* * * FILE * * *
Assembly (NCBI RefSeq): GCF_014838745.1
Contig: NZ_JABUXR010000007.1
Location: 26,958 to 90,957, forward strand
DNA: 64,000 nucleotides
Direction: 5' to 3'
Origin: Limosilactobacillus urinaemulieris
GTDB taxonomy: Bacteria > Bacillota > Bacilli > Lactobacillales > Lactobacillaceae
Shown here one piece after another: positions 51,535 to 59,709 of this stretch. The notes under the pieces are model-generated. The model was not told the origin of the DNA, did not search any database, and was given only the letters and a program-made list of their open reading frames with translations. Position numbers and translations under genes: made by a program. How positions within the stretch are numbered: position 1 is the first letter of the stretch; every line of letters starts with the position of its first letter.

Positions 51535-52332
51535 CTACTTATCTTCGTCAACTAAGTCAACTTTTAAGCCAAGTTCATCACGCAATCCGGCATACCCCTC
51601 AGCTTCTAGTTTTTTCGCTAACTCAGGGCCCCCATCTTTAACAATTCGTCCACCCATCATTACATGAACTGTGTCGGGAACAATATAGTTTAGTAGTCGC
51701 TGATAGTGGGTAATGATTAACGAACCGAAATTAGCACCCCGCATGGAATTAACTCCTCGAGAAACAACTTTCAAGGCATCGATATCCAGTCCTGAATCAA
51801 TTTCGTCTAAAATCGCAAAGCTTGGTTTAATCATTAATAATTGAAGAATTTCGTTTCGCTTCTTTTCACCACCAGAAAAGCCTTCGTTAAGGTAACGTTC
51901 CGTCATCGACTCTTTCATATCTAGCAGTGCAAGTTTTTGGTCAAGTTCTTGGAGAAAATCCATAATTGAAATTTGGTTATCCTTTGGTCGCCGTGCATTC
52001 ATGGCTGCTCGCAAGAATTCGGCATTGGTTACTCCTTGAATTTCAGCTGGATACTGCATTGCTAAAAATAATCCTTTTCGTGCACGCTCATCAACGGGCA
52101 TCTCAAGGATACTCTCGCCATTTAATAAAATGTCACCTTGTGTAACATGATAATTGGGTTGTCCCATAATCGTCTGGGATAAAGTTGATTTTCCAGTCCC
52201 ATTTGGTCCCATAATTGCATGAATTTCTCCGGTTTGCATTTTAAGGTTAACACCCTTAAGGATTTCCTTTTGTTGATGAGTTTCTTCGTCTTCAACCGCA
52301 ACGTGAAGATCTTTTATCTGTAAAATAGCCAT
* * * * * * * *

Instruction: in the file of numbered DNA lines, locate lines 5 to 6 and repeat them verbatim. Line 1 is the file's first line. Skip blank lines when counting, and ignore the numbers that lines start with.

Direction: 5' to 3'
Origin: Limosilactobacillus urinaemulieris